States Rights, Women's Obligations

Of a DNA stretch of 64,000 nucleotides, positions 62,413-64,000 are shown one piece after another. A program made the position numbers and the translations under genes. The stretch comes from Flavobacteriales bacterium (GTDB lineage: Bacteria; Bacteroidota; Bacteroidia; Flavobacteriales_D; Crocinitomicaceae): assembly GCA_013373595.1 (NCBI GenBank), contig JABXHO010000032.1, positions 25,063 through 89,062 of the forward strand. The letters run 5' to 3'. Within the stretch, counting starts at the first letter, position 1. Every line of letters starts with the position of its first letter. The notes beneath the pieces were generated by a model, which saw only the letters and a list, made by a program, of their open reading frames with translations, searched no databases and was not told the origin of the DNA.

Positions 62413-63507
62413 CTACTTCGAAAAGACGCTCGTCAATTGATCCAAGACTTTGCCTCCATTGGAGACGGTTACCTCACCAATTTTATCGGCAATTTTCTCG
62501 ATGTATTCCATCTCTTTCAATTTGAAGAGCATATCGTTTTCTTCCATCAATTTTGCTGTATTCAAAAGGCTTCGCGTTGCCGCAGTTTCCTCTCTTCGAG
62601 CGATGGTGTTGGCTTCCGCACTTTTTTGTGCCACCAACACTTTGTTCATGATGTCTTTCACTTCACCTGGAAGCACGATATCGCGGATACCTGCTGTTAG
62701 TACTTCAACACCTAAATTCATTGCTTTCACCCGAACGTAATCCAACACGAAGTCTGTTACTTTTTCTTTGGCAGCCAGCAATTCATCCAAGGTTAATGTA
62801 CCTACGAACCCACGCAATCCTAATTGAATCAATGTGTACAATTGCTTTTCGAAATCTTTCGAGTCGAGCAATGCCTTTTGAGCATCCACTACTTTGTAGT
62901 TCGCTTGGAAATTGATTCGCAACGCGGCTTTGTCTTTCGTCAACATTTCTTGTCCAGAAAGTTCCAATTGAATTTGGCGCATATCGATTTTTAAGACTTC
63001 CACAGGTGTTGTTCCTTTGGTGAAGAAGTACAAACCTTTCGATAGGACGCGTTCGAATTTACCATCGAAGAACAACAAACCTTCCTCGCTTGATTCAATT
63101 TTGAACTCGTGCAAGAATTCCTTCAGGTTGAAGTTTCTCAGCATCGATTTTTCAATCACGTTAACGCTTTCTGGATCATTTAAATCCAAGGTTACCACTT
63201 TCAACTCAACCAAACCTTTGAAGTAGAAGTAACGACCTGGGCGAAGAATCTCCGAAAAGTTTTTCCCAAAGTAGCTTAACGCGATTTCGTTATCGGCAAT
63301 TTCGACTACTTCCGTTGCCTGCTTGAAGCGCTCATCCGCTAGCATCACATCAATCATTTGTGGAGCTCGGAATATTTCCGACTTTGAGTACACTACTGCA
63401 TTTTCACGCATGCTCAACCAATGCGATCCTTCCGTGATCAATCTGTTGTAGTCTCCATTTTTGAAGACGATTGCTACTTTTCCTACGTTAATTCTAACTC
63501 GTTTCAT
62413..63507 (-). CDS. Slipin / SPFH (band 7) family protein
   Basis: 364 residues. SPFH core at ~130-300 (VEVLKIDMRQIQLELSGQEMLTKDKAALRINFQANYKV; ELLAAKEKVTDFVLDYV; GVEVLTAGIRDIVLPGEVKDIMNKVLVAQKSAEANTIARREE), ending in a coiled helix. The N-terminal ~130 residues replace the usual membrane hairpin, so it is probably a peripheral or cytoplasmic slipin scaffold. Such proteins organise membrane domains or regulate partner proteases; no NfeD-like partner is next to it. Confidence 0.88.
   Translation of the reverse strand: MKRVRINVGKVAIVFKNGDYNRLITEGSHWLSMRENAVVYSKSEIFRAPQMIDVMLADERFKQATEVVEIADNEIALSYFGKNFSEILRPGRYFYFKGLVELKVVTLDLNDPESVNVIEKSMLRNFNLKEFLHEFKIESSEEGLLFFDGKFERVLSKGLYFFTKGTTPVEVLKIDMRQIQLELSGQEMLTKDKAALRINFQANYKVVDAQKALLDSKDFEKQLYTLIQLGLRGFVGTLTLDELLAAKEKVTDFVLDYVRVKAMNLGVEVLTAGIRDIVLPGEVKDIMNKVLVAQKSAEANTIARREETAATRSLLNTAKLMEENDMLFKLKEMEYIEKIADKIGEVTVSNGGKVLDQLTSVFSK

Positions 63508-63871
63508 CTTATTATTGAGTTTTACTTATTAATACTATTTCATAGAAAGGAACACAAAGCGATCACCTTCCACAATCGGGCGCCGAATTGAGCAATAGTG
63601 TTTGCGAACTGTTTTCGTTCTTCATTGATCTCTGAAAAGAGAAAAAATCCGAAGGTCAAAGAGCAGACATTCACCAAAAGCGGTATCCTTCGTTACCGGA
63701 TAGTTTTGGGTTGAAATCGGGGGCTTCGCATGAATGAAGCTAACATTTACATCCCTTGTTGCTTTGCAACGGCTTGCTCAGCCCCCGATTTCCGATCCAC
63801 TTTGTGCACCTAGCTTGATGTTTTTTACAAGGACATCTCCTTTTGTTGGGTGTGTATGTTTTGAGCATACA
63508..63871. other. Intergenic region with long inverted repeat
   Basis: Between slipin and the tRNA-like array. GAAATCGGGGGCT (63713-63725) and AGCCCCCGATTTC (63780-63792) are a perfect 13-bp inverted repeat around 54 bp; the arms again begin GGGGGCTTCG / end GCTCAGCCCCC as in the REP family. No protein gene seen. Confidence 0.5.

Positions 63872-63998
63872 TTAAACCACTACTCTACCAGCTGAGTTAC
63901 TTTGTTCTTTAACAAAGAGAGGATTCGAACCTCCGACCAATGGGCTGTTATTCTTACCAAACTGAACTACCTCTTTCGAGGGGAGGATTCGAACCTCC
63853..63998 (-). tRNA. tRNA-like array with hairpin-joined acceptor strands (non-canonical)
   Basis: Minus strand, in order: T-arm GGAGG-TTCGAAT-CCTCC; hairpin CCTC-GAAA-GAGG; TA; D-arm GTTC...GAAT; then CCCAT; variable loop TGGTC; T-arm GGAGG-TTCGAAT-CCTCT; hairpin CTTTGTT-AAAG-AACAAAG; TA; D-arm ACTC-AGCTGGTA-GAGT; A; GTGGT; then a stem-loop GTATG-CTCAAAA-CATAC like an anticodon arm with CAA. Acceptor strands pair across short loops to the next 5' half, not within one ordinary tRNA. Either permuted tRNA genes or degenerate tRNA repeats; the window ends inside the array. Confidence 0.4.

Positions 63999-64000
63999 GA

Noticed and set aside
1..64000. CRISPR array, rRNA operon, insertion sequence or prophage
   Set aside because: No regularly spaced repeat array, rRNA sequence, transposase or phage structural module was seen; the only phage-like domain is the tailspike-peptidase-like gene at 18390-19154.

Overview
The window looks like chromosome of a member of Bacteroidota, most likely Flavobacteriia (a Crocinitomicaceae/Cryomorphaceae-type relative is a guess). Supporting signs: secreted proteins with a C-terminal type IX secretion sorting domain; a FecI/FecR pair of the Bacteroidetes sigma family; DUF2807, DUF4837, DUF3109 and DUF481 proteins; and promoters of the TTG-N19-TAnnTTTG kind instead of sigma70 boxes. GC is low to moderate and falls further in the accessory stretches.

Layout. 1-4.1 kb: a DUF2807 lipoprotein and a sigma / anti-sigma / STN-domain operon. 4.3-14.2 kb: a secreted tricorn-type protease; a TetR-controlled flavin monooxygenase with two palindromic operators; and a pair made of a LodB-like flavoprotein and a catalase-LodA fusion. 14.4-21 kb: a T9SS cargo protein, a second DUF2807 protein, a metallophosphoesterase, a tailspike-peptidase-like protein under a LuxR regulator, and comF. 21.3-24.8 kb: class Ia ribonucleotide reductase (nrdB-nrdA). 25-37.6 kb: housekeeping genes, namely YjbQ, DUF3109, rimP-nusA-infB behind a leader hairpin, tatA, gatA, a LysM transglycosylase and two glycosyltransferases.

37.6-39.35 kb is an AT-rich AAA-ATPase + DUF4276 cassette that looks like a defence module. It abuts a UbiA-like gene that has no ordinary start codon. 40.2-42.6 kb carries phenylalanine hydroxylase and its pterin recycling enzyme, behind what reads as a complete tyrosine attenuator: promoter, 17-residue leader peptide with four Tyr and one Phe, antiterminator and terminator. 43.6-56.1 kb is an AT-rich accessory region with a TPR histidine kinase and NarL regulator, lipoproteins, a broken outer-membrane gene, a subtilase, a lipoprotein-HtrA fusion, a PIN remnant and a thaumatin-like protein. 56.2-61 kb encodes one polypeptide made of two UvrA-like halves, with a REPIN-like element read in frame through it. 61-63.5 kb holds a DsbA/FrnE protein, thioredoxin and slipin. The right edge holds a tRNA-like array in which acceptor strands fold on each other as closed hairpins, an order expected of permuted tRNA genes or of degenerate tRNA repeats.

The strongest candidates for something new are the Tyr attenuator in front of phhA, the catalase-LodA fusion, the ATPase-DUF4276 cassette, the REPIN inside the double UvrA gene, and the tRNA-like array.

Abstract This abstract asks how the demise of the federal ?entitlement? to welfare will affect how low-income single mothers will be governed. Historical-institutional analysis is used to predict how the states, given their regained authority, are likely to define eligibility and procedural rules for welfare. These expectations are tested by analyzing the new state plans for the administration of the Temporary Assistance to Needy Families block grant program. Indices of eligibility rules and procedural rules are created and combined in a typology that depicts the new varieties of welfare governance planned by the states. The central argument is that as historical precedents would imply, the decentralization of authority for welfare is promoting the development of forms of welfare governance that vary dramatically from state to state, and which tend, predominantly, toward restrictive and coercive forms of rule. These developments mean that the obligations of poor women are being emphasized over their access to social provision.